Pulisic, McKennie and Adams have remained close friends since their days with U.S. youth national teams. Adams, who only moved to RB Leipzig from the MLS New York Red Bulls in January, stayed at Schalke handyman McKennie’s house after their teams met in a league match Saturday before flying to Florida together the following day. In addition to their individual quality, there’s an on-field chemistry between the three.

“It might be some big thing to you [media] guys but to us, we’ve known each other a long time, so it’s going to be like any other game playing together,” Pulisic told reporters on Tuesday. “It’s going to be fun.”

“Fun” is not how anyone would describe most of the last two years for the USMNT. While the wounds from the qualifying disaster have for the most part healed, deep scars remain.

“It’s not easy, but I think it’s necessary that we try to forget that and move forward with this young group," Yedlin said. "I think that’s how we’re going to reach our full potential.”

Tyler Adams has a chance to shine in Gregg Berhalter's USMNT setups going forward. (Getty)
Tyler Adams has a chance to shine in Gregg Berhalter's USMNT setups going forward. (Getty)

In many ways, Thursday represents the jumping-off point to what everyone involved hopes will be that brighter future. They also seem to know that the U.S. probably won’t look like world-beaters right away. “Obviously,” Pulisic said, “we still have a long way to go.”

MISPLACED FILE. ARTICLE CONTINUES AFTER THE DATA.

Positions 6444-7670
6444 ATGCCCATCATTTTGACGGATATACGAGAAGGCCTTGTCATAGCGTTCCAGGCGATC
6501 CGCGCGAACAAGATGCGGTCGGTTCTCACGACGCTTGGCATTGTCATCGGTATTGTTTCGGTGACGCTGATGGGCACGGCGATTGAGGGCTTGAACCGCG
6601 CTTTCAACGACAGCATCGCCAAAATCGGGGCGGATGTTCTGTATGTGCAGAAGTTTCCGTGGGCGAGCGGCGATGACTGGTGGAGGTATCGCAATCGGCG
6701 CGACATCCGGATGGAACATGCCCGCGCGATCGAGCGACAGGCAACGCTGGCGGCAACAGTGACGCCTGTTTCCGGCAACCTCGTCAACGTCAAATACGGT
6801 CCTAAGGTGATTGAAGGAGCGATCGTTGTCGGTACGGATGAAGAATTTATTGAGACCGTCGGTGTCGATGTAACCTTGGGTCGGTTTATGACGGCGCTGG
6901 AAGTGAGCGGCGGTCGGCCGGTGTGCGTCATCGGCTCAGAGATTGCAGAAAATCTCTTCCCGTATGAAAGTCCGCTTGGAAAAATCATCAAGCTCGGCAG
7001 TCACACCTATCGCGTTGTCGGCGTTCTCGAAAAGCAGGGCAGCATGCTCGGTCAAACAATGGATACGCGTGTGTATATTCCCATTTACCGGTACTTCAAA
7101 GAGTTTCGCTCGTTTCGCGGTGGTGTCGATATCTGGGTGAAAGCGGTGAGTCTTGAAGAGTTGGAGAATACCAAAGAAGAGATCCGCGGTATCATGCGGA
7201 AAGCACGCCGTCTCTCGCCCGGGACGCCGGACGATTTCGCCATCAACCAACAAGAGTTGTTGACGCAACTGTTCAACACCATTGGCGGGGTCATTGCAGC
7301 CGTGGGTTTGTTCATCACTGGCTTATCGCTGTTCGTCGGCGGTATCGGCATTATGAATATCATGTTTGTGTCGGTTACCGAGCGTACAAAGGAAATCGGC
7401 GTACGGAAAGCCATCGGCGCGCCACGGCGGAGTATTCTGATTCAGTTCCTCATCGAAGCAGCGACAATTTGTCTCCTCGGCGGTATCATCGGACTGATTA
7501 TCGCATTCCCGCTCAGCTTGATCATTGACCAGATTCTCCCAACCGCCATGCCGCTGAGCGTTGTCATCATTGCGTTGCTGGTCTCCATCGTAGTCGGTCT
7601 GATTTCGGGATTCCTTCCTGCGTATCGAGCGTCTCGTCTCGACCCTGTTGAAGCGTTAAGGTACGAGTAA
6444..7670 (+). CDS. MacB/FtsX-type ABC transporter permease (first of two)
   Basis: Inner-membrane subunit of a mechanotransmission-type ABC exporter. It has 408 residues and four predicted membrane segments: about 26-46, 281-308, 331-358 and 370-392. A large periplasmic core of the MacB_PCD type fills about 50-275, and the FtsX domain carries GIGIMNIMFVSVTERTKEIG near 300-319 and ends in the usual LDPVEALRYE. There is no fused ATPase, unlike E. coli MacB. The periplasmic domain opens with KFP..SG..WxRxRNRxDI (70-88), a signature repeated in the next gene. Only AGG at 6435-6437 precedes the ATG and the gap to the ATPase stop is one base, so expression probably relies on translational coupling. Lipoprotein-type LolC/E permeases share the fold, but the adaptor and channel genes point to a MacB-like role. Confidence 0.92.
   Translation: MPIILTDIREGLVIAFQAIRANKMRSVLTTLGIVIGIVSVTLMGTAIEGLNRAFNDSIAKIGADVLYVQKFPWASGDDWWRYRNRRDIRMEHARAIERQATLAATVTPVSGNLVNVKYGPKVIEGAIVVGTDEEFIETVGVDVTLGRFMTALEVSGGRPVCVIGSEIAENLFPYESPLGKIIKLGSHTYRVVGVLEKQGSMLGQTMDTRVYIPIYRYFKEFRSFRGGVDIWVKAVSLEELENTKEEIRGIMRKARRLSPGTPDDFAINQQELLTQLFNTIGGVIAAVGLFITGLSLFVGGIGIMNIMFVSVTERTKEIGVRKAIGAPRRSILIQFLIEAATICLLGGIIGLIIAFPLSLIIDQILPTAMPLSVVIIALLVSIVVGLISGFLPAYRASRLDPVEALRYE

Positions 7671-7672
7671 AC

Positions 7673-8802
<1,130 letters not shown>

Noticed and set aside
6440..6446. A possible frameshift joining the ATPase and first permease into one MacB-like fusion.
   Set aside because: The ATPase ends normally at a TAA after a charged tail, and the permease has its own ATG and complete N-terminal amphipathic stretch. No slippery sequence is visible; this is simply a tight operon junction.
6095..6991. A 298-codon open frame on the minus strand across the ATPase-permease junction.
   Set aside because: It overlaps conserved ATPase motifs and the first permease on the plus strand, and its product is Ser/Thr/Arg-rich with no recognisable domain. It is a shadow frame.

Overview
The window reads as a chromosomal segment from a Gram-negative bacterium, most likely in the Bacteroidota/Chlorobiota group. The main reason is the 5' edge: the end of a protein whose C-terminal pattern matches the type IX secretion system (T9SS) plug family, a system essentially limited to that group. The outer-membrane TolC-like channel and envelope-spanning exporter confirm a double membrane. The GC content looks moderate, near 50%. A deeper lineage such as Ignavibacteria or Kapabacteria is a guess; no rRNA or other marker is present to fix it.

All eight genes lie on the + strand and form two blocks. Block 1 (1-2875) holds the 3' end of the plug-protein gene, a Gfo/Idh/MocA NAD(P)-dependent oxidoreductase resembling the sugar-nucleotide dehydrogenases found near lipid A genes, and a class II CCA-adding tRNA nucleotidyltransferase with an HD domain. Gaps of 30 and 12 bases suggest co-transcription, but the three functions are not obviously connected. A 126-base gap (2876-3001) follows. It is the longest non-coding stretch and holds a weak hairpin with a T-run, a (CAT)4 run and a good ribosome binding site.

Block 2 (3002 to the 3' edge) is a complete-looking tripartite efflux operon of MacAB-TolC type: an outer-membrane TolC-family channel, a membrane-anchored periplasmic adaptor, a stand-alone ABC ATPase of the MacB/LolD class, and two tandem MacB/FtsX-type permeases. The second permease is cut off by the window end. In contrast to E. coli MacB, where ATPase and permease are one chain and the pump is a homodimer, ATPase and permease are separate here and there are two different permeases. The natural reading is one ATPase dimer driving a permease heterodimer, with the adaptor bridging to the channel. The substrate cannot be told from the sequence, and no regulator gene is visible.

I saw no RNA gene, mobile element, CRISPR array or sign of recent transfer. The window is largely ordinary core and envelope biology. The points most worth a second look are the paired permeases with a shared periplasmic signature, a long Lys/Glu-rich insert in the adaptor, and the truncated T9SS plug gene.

For all the next generation’s talent, the hard reality is that the USMNT’s 40-deep player pool doesn’t come close to matching the talent available to countries like Belgium or Uruguay, let alone World Cup winners such as Brazil or France. For the U.S. to succeed, a team-first mentality is essential. Disharmony combined with an aging roster went a long way toward torpedoing the Americans during the 2018 cycle.

“Our job as coaches is to foster that chemistry (so) that we can overcome potential talent deficits,” Berhalter said earlier this month. A cohesive game plan is essential, too. Berhalter is a tactics wonk who has spent much of the last few months trying to get his players, whether they’re based in Europe, Mexico or MLS, on the same page via face-to-face meetings and remote video sessions conducted via Skype. Still, growing pains are to be expected.

“We’ve been together for two days, and this takes time,” Berhalter said on the eve of the Ecuador match, which will followed by another exhibition, against Chile, in Houston next week. “We hope tomorrow to see some of the things that we’re talking about, but we also know that it’s not going to be perfect. We will lack fluidity at times.”

They have to start somewhere, though. With Pulisic, McKennie and Adams all expected to be in the same lineup for first time, Thursday offers that chance.

“We need to be leaders, we need to show everybody what we’re about,” Adams said. “It’s one thing to talk about being the future. But you have to go out there every game day and every practice and show what we’re capable of.”

Doug McIntyre covers soccer for Yahoo Sports. Follow him on Twitter @ByDougMcIntyre.